Is it possible to end world hunger?
Facts and data tell us that ending world hunger is possible. Since the early 1990’s, the number of hungry people has declined by 216 million people, despite an increase in world population by two billion. That’s 7 million less than just a year ago. And that’s not all:
– Many countries have largely reduced or eliminated hunger in just 25 years
Vietnam reduced hunger from 45% in 1900 to 13% in 2014.
China reduced stunting in children (having inadequate height for one’s age) from 32% in 1900 to 8% in 2010.
Brazil had almost eliminated hunger (between 2000 and 2006, the undernourishment rate fell by half, from 10.7% to below 5%) and reduced child stunting from 19% in 1989 to 7% in 2007.
Thailand reduced hunger from 36% in 1990 to about 7% in 2014.
– Most countries had achieved the Millennium Development target of reducing hunger
72 out of the 129 countries monitored achieved the target of halving the prevalence of undernourishment by 2015, with developing regions as a whole missing the target by a small margin.
In addition, 29 countries have met the more ambitious goal set at the World Food Summit in 1996, when governments committed to halving the absolute number of undernourished people by 2015.
– Nutrition and child health, which key to ending hunger, are improving
Child stunting has decreased by 40% over the past 25 years.
– Many institutions have identified the possibility of ending extreme poverty by 2030
Poverty and hunger are intimately connected, which has a direct implication in the eradication of hunger. According to scenarios developed by the World Bank, based on the assumption of a GDP per capita growth of 4% in developing countries (which has been the average growth rate in these countries between 2000 and 2010) as well as unchanged income distribution (equivalent to the average in developing countries as a whole between 2000 and 2010), it is possible to achieve the goal of having no more than 3 percent of the world’s population living in extreme poverty by 2030.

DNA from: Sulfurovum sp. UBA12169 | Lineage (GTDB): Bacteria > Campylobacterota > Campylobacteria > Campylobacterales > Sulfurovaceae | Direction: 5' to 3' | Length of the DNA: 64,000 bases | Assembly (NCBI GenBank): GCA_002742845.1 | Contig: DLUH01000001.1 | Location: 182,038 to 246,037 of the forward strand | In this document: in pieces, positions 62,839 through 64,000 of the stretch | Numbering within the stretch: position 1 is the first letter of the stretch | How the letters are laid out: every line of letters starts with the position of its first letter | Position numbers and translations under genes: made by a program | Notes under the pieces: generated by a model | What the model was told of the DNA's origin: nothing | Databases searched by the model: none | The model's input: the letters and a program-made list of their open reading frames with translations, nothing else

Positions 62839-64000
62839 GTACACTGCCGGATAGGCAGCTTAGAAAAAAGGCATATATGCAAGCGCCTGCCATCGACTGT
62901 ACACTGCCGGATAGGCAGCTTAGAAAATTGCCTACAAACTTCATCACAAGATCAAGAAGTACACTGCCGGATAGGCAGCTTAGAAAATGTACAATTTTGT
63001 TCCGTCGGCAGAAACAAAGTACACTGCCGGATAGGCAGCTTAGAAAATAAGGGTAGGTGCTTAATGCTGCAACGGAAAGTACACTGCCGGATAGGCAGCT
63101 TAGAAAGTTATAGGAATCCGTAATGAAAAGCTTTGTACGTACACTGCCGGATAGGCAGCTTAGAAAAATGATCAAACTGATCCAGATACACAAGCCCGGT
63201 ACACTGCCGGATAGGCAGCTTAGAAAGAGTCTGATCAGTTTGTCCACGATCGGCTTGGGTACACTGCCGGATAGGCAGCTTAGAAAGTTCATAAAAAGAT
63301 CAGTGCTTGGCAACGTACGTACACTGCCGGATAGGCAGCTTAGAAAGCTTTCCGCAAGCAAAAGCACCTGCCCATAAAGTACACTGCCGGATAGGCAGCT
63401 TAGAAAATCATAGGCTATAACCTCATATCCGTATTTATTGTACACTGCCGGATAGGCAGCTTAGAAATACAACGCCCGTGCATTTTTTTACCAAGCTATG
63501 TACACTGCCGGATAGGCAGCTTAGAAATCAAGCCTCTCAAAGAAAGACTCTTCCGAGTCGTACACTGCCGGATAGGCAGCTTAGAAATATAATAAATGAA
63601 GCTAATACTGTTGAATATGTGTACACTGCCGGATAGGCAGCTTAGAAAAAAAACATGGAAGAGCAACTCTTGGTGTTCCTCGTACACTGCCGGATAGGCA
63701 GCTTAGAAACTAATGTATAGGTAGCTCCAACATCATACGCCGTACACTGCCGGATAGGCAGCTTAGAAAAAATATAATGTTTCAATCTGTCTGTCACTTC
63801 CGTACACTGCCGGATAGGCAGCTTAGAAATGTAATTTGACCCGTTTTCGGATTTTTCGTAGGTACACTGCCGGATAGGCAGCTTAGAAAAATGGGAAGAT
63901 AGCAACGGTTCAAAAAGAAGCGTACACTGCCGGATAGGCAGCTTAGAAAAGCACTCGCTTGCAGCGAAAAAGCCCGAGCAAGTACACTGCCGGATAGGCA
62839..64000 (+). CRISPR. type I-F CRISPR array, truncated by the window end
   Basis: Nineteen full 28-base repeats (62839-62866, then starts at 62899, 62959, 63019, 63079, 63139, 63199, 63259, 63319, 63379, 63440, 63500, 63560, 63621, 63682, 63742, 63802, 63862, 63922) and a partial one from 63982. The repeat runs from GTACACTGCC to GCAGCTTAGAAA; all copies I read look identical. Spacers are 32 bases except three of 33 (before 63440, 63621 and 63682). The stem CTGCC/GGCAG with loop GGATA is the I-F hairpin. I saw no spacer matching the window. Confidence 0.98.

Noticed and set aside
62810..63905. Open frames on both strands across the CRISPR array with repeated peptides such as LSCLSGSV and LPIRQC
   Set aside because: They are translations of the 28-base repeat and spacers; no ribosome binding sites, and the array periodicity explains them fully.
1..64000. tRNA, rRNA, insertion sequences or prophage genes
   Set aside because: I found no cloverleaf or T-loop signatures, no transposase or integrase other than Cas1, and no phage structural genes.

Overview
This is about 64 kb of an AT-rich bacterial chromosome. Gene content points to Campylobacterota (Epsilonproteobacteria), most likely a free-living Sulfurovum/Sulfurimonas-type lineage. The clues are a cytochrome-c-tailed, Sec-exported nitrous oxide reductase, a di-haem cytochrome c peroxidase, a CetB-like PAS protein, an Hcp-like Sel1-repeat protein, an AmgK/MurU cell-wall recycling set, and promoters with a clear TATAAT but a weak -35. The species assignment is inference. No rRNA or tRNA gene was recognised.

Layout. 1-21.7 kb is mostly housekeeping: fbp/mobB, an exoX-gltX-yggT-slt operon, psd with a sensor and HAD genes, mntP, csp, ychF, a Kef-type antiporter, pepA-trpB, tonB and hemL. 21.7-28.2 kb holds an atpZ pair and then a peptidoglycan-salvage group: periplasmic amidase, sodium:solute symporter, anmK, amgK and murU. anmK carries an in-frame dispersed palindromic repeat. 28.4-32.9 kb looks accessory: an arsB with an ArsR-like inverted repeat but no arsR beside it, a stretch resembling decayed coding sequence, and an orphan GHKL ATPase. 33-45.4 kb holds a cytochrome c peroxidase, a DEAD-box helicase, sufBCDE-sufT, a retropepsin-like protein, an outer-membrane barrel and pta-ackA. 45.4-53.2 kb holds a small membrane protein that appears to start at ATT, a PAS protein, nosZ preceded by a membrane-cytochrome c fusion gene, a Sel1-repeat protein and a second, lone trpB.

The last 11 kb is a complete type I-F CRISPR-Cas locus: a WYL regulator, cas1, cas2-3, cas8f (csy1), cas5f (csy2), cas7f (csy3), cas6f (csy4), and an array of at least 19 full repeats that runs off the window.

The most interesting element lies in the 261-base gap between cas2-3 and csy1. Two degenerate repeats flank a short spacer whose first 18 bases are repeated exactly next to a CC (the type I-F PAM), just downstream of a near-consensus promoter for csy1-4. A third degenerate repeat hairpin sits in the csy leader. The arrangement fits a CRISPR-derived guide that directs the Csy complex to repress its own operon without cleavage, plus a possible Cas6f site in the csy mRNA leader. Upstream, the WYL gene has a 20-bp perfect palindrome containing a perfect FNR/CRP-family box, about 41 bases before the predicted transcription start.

– The world has committed to ending hunger through the Sustainable Development Goals (SDGs)
More than ever, investing in nutrition and ending hunger are considered key development priorities. SDG 2, the «zero-hunger» target, aims at ending hunger and improving nutrition by 2030. and 193 countries have pledged to make this happen.
What are the solutions to world hunger?
The fundamental objectives that we have been defending and working towards at Green Pedal to end poverty are based on four fundamental pillars:
1. Women’s empowerment
Women make up 45 per cent of the agricultural labor force in developing countries, but they usually face more from extreme poverty than their male counterparts as they have less access to education as well as less control over land and resources. By addressing the gender gap, women can be empowered to feed their families, grow nutritious food, expand their businesses and participate in agricultural markets.